Do you have a special Migraine Buddy? When I told my editor at HealthCentral about Ali, she suggested that I write a about her for the HealthCentral Migraine site. Then, when I turned the piece in to be edited, she also suggested that I invite others to share the story of their Migraine Buddies. If you have a special Migraine Buddy (person or pet), and you'd like to share about them, please take a look at My Migraine Buddy Ali — Who's Yours? There's a link at the end of the piece to submit your story to be published on HealthCentral.
Again, thank you so much for your kindness and support!
Good morning, and happy Sunday to my Migraine and Headache Family!
Last week was interesting, but not altogether pleasant. On HealthCentral, I published an article about a unique virtual study to look at the impact of activity on Migraine. Once the article was published, I posted it on my Facebook timeline. To see if you're eligible for the study, you install an app on your iPhone, answer some questions, then wait for an email. Some people let me know that they hadn't received an email. Although I'm not involved in the study, I reached out to someone I knew could get answers. It turned out that some people's email services were "seeing" those emails as spam and not delivering them.
It took less than 24 hours to get that answer, but one woman who was commenting on my Facebook page seemed to not have the patience to wait for me to get a reply. She began making truly nasty comments on my page. Nothing I or two other people said to her calmed her. I don't know if she wasn't feeling well, or what else may have caused her to be so angry, but I deleted her unpleasant remarks and accusations from my Facebook page. She then took to Facebook Messenger to berate me about the issue. When she got to profane name-calling, I was through. I urged her to get help and promised to pray for her.
As I sit and reflect upon the incident, I think of the post I wrote here a couple of weeks ago about being kind. I simply don't understand people who can be so nasty to other people as that woman on Facebook was to me. I wasn't responsible for any issues with applying for the study, but I was working to get an answer for people. I don't understand why she went off on me. Why did she feel justified in calling me a "whore" and other names that I can't repeat here? Where was her sense of decency? Where was her kindness for others? Doesn't she understand that I was trying to help... that I'm a Migraine patient with health issues of my own? I have to admit that it can be difficult to not let experiences such as this erode my sympathy, compassion, and empathy for my fellow Migraineurs. It's not easy to brush it off and continue to be open and available when others need help when one of them treated me so unkindly.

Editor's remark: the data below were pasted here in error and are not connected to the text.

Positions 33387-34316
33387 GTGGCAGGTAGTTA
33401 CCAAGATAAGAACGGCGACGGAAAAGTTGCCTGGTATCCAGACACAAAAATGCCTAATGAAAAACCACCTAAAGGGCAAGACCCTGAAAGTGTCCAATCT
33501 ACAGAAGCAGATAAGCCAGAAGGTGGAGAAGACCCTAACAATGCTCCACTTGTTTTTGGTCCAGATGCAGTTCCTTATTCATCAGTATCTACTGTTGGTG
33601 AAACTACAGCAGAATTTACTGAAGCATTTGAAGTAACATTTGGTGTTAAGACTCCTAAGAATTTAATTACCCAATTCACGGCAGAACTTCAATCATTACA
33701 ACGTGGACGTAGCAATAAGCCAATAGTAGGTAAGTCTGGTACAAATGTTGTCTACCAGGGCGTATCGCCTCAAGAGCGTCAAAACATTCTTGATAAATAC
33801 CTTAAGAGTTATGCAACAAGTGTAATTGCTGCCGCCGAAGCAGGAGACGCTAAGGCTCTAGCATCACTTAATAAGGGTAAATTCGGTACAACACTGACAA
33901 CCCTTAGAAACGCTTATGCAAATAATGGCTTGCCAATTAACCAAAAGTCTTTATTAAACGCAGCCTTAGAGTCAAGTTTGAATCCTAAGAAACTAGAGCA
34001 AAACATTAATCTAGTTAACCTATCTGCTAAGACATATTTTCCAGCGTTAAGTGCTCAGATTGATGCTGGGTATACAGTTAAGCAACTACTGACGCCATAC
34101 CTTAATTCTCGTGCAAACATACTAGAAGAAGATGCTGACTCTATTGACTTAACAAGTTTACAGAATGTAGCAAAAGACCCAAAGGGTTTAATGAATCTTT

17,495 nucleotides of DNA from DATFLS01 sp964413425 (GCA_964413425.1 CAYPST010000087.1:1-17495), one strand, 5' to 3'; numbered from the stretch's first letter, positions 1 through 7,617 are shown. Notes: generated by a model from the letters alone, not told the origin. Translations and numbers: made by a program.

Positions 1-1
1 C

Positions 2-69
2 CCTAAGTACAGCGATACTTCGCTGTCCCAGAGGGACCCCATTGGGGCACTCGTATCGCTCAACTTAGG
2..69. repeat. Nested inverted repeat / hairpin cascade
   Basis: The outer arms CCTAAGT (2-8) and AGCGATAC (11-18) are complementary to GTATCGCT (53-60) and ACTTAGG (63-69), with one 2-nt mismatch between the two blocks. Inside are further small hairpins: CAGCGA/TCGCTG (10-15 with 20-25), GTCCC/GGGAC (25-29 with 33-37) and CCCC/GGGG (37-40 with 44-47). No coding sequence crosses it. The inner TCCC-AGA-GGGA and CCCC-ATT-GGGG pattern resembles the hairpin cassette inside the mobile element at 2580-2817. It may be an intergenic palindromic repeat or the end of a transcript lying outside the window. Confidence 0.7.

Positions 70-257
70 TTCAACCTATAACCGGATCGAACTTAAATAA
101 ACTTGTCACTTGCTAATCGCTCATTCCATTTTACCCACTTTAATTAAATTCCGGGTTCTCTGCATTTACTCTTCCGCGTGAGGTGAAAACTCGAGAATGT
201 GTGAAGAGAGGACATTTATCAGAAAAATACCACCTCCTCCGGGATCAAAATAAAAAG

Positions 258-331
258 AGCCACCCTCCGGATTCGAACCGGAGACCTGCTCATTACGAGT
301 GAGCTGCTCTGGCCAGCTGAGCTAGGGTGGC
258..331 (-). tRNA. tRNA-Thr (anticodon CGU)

I came across a recent article that talked about how being kind benefits the person being kind as much as it does the recipient of said kindness. Researchers at the University of British Columbia reported that random acts of kindness can help lessen anxiety. Their study involved having people diagnosed with anxiety perform six random acts of kindness weekly for four weeks. Those acts of kindness helped them be less prone to social avoidance and improved their relationship satisfaction.
Being kind and empathetic increases production of oxytocin, a hormone released by the pituitary gland that some have called the "cuddle hormone." Research shows that people have more negative thoughts about their lives during stressful times, BUT when they're kind to others during those times, they don't have those negative feelings. A series of experiments at the Harvard Business School revealed that people who do things for others have higher levels of happiness.
All of that said, I realize that Migraine attacks can wreak havoc on our emotions because of the fluctuations of neurotransmitters that occur during a Migraine. Trust me, having had Migraines for 56 years now, I know how that feels. Still, I refuse to use that as an excuse for being unkind and nasty. When I have a Migraine, I'm very careful to either respond to people appropriately or wait to respond to them until I don't have a Migraine messing with my emotions. I know that I can be very cranky during a Migraine, and it's wrong to take it out on others.
All in all, kindness benefits both the giver and the recipient. It's definitely the way to go!